Higher interest rates have been a particularly negative factor for issuance in the financial services sector. Issuance in the sector reached $114 billion in the first half of 2023. This is close to the issuance of $113 billion seen in the first half of 2022. We anticipate GSSSB issuance from the financial services sector will remain relatively stable in 2023 compared with last year. We had previously forecast growth for the year. We expect green bonds to continue to be the leading category of GSSSB issued by financial services entities for the remainder of the year. An increasing number of banks, insurers and other financial institutions are making progress toward establishing and implementing net-zero ambitions and targets aligned with the Paris Agreement.
Europe has long been the global leader for GSSSBs, and we expect its issuance levels to continue to grow in the second half of the year. The Middle East will also reach its highest-ever yearly issuance levels. North America, meanwhile, will likely see its lowest issuance volumes since 2020.
Europe continues to lead the way, thanks in particular to sustained green bond issuance. It reached $269 billion, surpassing the previous first-half record of $262 billion reached in 2021 and accounting for more than 50% of global GSSSB issuance for the first time. Green bond issuance, including among sovereigns, drove volumes. Established issuers Germany ($15 billion), Italy ($13 billion), the UK ($10 billion), and France and Austria ($6 billion each) stepped up volumes significantly. Efforts to accelerate the energy transition were the primary reason for issuance growth. Recent updates to the EU Taxonomy show the region continues to refine its definition of sustainable activities to only include those that provide the most impact. Sovereign GSSSB issuance nearly doubled year on year in the first half of 2023. First half issuance among financials was at almost exactly last year's record level of $73 billion. Nonfinancial corporate issuance declined by 10% year on year. However, it remained the leading issuer type in Europe, accounting for 30% of volumes. The decline for nonfinancial corporate issuance is partly attributable to the higher reliance of the corporate GSSSB segment on sustainability-linked instruments. The second half of the year may signal whether SLBs can rebound through the use of combined frameworks. Under these frameworks, issuers make commitments on use-of-proceeds and sustainability-linked debt in one document. We expect European issuance to continue to grow in the second half and potentially set a new record in 2023.
In North America, a confluence of factors is pushing down issuance. Overall, issuance in North America has contracted significantly since 2022, reaching only $55 billion so far in 2023. This is just over one-third of the amount raised in 2022 and less than one-third of the amount recorded in 2021. For the first half of 2023, North America comprised a record low of just over 10% of global GSSSB issuance. We expect North American GSSSB issuance to continue at its current pace for the remainder of 2023, leading to issuance volumes that are markedly lower than in 2022. European issuance volumes were more than five times higher than North America's in the first half of 2023. The overall decline can be attributed to a general bond market hesitancy among US investors after the fall of regional banks such as Silicon Valley Bank in March, the prolonged US debt ceiling debate, and some states implementing policies that hinder supply and demand for GSSSB. The US municipal bond market makes up 33% of US GSSSB issuance, consistent with previous years. Many US municipal bonds have inherent alignment with social and environmental objectives. However, certain factors may prevent municipalities from labeling their debt as such. These include political concerns and an evolving disclosure landscape (see "US Muni Sustainable Bonds: Momentum To Continue In 2023,” published Feb. 9, 2023).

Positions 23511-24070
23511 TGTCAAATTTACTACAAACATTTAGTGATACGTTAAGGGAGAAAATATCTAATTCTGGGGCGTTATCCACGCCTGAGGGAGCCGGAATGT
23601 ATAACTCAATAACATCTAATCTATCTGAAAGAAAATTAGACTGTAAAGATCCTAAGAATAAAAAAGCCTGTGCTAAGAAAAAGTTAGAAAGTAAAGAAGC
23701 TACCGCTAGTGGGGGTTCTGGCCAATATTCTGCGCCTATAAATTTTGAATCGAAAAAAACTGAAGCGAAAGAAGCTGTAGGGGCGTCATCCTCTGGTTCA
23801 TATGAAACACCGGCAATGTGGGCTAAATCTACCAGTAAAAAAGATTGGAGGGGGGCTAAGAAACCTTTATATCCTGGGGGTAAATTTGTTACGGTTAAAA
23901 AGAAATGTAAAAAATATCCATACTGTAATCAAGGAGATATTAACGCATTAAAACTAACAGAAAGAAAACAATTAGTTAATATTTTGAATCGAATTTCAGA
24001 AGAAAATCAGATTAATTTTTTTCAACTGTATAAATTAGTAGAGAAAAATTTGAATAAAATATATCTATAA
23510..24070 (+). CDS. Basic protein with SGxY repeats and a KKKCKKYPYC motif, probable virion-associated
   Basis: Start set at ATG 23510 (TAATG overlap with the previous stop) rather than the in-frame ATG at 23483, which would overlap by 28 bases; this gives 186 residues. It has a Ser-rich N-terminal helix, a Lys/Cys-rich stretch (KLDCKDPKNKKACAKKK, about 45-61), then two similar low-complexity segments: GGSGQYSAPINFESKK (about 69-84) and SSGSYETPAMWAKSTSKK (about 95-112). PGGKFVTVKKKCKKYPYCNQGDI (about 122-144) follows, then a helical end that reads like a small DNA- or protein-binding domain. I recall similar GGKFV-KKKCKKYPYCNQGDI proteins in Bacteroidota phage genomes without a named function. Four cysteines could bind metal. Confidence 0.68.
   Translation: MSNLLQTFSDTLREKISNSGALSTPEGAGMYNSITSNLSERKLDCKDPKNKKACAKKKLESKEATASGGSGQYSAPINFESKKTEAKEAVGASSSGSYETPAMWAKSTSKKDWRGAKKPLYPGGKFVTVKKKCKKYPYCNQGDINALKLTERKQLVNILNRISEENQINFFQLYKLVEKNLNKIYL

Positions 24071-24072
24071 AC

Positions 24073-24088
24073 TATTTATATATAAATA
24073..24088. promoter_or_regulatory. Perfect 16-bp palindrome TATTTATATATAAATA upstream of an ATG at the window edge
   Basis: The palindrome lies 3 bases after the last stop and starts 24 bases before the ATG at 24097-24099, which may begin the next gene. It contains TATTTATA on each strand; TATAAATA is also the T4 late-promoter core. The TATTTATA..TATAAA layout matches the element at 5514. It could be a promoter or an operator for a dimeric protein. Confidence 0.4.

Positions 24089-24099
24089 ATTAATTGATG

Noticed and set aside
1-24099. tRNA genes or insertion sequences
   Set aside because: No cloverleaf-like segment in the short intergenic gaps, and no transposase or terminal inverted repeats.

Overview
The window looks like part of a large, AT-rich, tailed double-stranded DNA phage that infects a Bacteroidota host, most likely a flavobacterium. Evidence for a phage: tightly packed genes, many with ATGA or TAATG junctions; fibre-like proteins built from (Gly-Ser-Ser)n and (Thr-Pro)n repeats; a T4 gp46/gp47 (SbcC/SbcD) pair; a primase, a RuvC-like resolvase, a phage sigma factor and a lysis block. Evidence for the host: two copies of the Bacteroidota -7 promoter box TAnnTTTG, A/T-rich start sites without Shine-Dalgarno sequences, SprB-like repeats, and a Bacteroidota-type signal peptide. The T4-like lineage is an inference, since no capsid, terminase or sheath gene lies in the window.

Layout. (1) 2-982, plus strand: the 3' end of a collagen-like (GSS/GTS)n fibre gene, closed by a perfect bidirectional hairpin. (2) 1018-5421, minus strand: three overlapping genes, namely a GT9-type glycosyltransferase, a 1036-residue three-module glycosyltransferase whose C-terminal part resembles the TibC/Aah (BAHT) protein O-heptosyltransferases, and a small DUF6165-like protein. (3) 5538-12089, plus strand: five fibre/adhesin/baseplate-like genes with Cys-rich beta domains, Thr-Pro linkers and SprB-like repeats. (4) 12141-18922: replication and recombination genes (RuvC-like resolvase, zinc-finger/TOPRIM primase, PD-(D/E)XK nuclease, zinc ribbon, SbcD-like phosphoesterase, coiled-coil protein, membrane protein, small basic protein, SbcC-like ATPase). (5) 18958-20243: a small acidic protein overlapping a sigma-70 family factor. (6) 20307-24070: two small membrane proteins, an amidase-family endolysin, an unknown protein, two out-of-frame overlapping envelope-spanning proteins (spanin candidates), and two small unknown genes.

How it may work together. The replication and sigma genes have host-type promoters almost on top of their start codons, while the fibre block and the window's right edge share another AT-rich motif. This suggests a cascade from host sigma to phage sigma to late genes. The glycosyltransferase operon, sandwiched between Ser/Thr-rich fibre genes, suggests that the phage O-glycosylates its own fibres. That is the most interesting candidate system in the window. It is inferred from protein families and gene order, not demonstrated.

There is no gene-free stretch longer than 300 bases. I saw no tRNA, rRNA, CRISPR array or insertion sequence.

Emerging market issuance in 2023 is unlikely to be as strong as in previous years. This is mainly because of a 73% decline to $9 billion in issuance from China in the first half of the year. Emerging market issuance accounts for less than 10% of all GSSSB for the first time since 2020. We believe tight financing conditions and subdued domestic and global economic activity have affected issuance in these countries (see "Emerging Markets Monthly Highlights: Crossing Inflation Peak," published May 17, 2023). Several challenges hinder issuers in emerging markets from participating in GSSSB markets. These include currency and inflation risks. Emerging markets also generally have shorter maturities on their debt. Therefore, increased borrowing costs are quicker to filter through. In addition, a lack of resources to support data and reporting prevents issuers and investors from determining which investments provide the most impact. Possible solutions to help guide emerging market issuers include technical assistance programs and facilities, often provided by third parties such as regional multilaterals and development banks. These programs help issuers develop sustainable bond frameworks.